skip to main content
OSTI.GOV title logo U.S. Department of Energy
Office of Scientific and Technical Information

Title: Nm-scale spatial resolution x-ray imaging with MLL nanofocusing optics: instrumentational requirements and challenges

Abstract

The Hard X-ray Nanoprobe (HXN) beamline at NSLS-II has been designed and constructed to enable imaging experiments with unprecedented spatial resolution and detection sensitivity. The HXN X-ray Microscope is a key instrument for the beamline, providing a suite of experimental capabilities which includes scanning fluorescence, diffraction, differential phase contrast and ptychography utilizing Multilayer Laue Lenses (MLL) and zoneplate (ZP) as nanofocusing optics. In this paper, we present technical requirements for the MLL-based scanning microscope, outline the development concept and present first ~15 x 15 nm 2 spatial resolution x-ray fluorescence images.

Authors:
 [1];  [1];  [1];  [1];  [1];  [1];  [1];  [1];  [1];  [1];  [2];  [2];  [1]
  1. Brookhaven National Lab. (BNL), Upton, NY (United States)
  2. Argonne National Lab. (ANL), Argonne, IL (United States). Advanced Photon Source
Publication Date:
Research Org.:
Brookhaven National Lab. (BNL), Upton, NY (United States)
Sponsoring Org.:
USDOE Office of Science (SC), Basic Energy Sciences (BES) (SC-22)
OSTI Identifier:
1340392
Report Number(s):
BNL-112622-2016-JA
DOE Contract Number:
SC0012704; AC02-98CH10886
Resource Type:
Technical Report
Country of Publication:
United States
Language:
English
Subject:
47 OTHER INSTRUMENTATION

Citation Formats

Nazaretski, E., Yan, H., Lauer, K., Huang, X., Xu, W., Kalbfleisch, S., Yan, Hui, Li, Li, Bouet, N., Zhou, J., Shu, D., Conley, R., and Chu, Y. S. Nm-scale spatial resolution x-ray imaging with MLL nanofocusing optics: instrumentational requirements and challenges. United States: N. p., 2016. Web. doi:10.2172/1340392.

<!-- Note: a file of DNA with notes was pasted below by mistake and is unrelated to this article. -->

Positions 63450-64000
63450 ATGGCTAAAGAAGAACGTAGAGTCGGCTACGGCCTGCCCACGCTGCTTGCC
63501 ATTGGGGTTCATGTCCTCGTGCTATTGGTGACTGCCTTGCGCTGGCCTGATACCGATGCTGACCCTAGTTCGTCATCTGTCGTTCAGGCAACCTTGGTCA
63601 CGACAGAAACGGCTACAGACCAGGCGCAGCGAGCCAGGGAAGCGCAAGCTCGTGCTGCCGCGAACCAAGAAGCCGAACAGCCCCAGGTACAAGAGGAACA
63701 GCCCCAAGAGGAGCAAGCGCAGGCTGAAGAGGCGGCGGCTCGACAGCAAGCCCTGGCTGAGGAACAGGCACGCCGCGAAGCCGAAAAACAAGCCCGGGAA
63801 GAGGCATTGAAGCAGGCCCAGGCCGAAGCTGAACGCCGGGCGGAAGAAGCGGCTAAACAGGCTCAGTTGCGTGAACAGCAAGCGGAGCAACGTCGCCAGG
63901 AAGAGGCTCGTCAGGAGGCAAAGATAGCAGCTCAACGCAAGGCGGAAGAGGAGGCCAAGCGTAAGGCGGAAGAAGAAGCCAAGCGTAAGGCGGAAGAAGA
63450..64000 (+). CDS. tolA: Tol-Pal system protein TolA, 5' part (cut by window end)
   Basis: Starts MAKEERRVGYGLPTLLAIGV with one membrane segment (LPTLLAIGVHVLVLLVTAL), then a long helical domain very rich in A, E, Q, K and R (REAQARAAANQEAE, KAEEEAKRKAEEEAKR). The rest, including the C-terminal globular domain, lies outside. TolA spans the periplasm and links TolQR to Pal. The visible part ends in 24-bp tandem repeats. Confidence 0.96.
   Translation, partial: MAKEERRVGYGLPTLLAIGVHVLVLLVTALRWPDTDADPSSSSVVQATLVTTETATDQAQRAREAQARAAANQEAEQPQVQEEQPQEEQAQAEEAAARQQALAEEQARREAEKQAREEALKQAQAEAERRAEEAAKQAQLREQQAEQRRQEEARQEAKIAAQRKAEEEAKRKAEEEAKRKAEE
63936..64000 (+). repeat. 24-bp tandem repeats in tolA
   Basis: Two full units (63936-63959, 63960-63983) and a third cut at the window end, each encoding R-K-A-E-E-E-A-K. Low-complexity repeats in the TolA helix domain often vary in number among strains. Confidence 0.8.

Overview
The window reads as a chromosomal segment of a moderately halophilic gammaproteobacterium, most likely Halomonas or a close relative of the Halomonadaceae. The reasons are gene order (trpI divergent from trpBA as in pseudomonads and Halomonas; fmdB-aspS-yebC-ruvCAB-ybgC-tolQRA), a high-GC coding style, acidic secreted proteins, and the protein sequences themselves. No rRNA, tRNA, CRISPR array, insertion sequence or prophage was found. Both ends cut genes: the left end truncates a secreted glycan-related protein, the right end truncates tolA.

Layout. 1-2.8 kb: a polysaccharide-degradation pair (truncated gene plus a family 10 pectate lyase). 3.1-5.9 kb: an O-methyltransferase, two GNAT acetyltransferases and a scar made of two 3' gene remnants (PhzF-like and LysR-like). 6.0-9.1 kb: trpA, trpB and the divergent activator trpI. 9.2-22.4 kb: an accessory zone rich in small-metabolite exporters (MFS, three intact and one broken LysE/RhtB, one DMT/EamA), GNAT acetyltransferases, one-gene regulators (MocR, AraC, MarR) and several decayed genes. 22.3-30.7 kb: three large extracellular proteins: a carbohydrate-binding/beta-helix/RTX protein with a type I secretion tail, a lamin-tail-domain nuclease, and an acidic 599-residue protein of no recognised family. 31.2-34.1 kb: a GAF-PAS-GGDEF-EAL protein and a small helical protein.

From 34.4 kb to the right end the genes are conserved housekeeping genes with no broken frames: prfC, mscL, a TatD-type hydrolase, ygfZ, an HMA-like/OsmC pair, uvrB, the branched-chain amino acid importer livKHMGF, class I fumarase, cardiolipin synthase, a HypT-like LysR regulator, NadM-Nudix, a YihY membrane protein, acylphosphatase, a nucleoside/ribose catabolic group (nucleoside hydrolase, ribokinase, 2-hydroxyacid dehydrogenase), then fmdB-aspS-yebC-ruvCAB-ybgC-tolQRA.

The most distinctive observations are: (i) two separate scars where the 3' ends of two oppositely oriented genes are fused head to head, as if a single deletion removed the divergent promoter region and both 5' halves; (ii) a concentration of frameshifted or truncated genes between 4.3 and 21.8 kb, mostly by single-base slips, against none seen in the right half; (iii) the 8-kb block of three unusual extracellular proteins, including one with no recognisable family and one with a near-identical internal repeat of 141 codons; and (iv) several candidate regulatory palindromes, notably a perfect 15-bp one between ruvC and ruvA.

Nazaretski, E., Yan, H., Lauer, K., Huang, X., Xu, W., Kalbfleisch, S., Yan, Hui, Li, Li, Bouet, N., Zhou, J., Shu, D., Conley, R., & Chu, Y. S. Nm-scale spatial resolution x-ray imaging with MLL nanofocusing optics: instrumentational requirements and challenges. United States. doi:10.2172/1340392.
Nazaretski, E., Yan, H., Lauer, K., Huang, X., Xu, W., Kalbfleisch, S., Yan, Hui, Li, Li, Bouet, N., Zhou, J., Shu, D., Conley, R., and Chu, Y. S. 2016. "Nm-scale spatial resolution x-ray imaging with MLL nanofocusing optics: instrumentational requirements and challenges". United States. doi:10.2172/1340392. https://www.osti.gov/servlets/purl/1340392.
@article{osti_1340392,
title = {Nm-scale spatial resolution x-ray imaging with MLL nanofocusing optics: instrumentational requirements and challenges},
author = {Nazaretski, E. and Yan, H. and Lauer, K. and Huang, X. and Xu, W. and Kalbfleisch, S. and Yan, Hui and Li, Li and Bouet, N. and Zhou, J. and Shu, D. and Conley, R. and Chu, Y. S.},
abstractNote = {The Hard X-ray Nanoprobe (HXN) beamline at NSLS-II has been designed and constructed to enable imaging experiments with unprecedented spatial resolution and detection sensitivity. The HXN X-ray Microscope is a key instrument for the beamline, providing a suite of experimental capabilities which includes scanning fluorescence, diffraction, differential phase contrast and ptychography utilizing Multilayer Laue Lenses (MLL) and zoneplate (ZP) as nanofocusing optics. In this paper, we present technical requirements for the MLL-based scanning microscope, outline the development concept and present first ~15 x 15 nm2 spatial resolution x-ray fluorescence images.},